In 1954 King became a pastor of the Dexter Avenue Baptist church in Montgomery, Alabama-his main influence being Jesus Christ and the Christian Gospels, which he would almost always quote.
King then began doctoral studies in systematic theology at Boston University and received his Ph.D. degree on June 5, 1955.
King initially believed in and practiced self-defense, even obtaining guns in his household as a means of defense against possible attackers. A mixed group of pacifists guided King by showing him the alternative of nonviolent resistance, arguing that this would be a better means to accomplish his goals of civil rights than self-defense. King then vowed to no longer personally use arms.
Another influence for King’s nonviolent method was Henry David Thoreau’s essay On Civil Disobedience, which King read in his student days. He was influenced by the idea of refusing to cooperate with an evil system.
He also was greatly influenced by the works of Protestant theologians Reinhold Niebuhr and Paul Tillich, as well as Walter Rauschenbusch’s Christianity and the Social Crisis. King also sometimes used the concept of “agape” (brotherly Christian love). However, after 1960, he ceased employing it in his writings.
Even after renouncing his personal use of guns, King had a complex relationship with the phenomenon of self-defense in the movement. He publically discouraged it as a widespread practice, but acknowledged that it was sometimes necessary. Throughout his career King was frequently protected by other civil rights activists who carried arms, such as Colonel Stone Johnson, Robert Hayling, and the Deacons for Defense and Justice.
in an interview conducted for Playboy,
he said that granting black Americans only equality could not realistically close the economic gap between them and whites. King said that he did not seek a full restitution of wages lost to slavery, which he believed impossible, but proposed a government compensatory program of $50 billion over ten years to all disadvantaged groups.
He posited that “the money spent would be more than amply justified by the benefits that would accrue to the nation through a spectacular decline in school dropouts, family breakups, crime rates, illegitimacy, swollen relief rolls, rioting and other social evils”. He presented this idea as an application of the common law regarding settlement of unpaid labor, but clarified that he felt that the money should not be spent exclusively on blacks. He stated, “It should benefit the disadvantaged of all races”.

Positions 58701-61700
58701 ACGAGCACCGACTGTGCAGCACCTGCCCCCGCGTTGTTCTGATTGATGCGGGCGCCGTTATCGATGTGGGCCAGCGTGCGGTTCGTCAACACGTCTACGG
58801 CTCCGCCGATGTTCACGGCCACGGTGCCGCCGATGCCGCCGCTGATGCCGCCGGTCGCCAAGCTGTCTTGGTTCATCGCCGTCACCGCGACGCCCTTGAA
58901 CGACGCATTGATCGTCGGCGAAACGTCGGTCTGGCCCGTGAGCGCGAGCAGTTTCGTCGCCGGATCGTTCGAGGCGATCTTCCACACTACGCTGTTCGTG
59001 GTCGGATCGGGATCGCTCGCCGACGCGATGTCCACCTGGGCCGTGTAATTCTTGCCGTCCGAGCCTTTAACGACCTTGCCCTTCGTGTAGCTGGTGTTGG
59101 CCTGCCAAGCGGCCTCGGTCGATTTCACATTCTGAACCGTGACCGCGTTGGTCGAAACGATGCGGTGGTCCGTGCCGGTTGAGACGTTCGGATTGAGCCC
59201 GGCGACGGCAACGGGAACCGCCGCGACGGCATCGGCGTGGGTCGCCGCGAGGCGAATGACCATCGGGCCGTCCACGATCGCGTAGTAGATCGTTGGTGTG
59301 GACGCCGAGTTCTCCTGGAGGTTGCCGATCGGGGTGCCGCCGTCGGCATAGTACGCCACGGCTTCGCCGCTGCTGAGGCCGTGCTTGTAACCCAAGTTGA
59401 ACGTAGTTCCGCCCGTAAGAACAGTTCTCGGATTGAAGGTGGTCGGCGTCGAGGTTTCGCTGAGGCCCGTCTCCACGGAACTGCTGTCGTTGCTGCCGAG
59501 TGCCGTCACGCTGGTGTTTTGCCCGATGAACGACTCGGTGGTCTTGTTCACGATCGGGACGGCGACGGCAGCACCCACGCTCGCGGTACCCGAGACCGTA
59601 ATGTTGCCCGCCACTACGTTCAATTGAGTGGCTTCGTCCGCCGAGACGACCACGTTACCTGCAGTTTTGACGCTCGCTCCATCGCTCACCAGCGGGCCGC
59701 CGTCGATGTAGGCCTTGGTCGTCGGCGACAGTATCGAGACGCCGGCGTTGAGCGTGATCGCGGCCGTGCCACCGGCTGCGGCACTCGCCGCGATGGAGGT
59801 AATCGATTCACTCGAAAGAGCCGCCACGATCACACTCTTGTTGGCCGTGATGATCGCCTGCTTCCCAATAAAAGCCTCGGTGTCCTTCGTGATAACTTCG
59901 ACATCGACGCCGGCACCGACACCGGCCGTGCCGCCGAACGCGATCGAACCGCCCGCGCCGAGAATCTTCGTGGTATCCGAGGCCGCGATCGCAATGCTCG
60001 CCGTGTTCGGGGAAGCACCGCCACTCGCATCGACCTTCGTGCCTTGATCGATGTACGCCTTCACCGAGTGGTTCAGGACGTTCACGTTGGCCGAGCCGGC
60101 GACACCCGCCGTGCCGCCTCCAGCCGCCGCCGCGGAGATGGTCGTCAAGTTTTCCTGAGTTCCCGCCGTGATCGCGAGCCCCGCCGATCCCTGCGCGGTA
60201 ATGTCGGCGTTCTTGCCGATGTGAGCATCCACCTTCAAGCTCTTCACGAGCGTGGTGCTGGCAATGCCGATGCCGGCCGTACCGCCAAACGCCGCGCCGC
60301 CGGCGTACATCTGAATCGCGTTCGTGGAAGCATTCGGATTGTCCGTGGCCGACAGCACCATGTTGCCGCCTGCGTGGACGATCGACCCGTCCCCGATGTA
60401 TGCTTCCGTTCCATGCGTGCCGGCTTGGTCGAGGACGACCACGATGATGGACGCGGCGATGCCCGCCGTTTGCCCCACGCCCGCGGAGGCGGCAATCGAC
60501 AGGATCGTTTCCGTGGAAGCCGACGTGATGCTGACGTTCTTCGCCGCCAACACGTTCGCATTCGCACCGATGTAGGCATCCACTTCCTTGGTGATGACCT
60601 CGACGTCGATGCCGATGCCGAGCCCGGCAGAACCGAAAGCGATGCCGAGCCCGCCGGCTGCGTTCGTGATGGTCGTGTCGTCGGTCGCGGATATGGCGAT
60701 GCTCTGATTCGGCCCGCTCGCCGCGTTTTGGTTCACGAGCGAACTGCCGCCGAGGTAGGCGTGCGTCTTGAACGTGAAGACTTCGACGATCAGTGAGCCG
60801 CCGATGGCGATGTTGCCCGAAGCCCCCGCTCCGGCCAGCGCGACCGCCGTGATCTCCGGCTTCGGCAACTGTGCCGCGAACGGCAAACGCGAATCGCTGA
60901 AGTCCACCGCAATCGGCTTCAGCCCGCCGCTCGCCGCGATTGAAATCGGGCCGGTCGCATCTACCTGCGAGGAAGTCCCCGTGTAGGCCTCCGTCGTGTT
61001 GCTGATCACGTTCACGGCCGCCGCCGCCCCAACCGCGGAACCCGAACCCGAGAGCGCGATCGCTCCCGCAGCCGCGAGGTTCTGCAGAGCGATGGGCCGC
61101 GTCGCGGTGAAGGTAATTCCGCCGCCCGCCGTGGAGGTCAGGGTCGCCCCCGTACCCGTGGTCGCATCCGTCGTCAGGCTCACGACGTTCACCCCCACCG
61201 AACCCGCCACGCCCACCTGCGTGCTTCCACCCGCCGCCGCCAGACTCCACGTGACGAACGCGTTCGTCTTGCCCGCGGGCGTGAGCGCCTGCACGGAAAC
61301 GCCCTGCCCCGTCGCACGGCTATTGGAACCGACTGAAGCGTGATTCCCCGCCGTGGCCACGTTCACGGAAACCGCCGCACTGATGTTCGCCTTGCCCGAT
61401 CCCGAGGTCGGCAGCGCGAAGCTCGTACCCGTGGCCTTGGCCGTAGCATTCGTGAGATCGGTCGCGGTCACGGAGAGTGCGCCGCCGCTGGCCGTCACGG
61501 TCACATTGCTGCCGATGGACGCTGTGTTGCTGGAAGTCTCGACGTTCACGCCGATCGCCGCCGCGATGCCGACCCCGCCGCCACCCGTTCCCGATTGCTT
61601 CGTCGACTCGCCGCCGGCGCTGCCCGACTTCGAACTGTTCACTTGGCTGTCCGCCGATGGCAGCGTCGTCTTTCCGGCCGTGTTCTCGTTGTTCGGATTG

In December 1955, during the Mongomery bus boycott, King was arrested, which concluded with a United States District Court ruling in Browder v. Gayle that ended racial segregation on all Montgomery public buses. The boycott lasted for 385 days, and the situation became so tense that King’s house was bombed.
King’s role in the bus boycott transformed him into a national figure and the best-known spokesman of the civil rights movement.
In 1957, King, Ralph Abernathy, Fred Shuttlesworth, Joseph Lowery, and other civil rights activists founded the Southern Christian Leadership Conference (SCLC). The group was created to harness the moral authority and organizing power of black churches to conduct nonviolent protests in the service of civil rights reform. One of the group’s inspirations was the crusades of evangelist Billy Graham, who befriended King after he attended a Graham crusade in New York City in 1957. King led the SCLC until his death. The SCLC’s 1957 Prayer Pilgrimage for Freedom was the first time King addressed a national audience.
King organized and led marches for blacks’ right to vote, desegregation, labor rights and other basic civil rights. Most of these rights were successfully enacted into the law of the United States with the passage of the Civil Rights Act of 1964 and the 1965 Voting Rights Act. King continued fighting for equality through peaceful means up until his assassination in
April 4, 1968, when he was shot and rushed to the hospital. He died
at St. Joseph’s Hospital at 7:05 p.m. He was only 39 years old.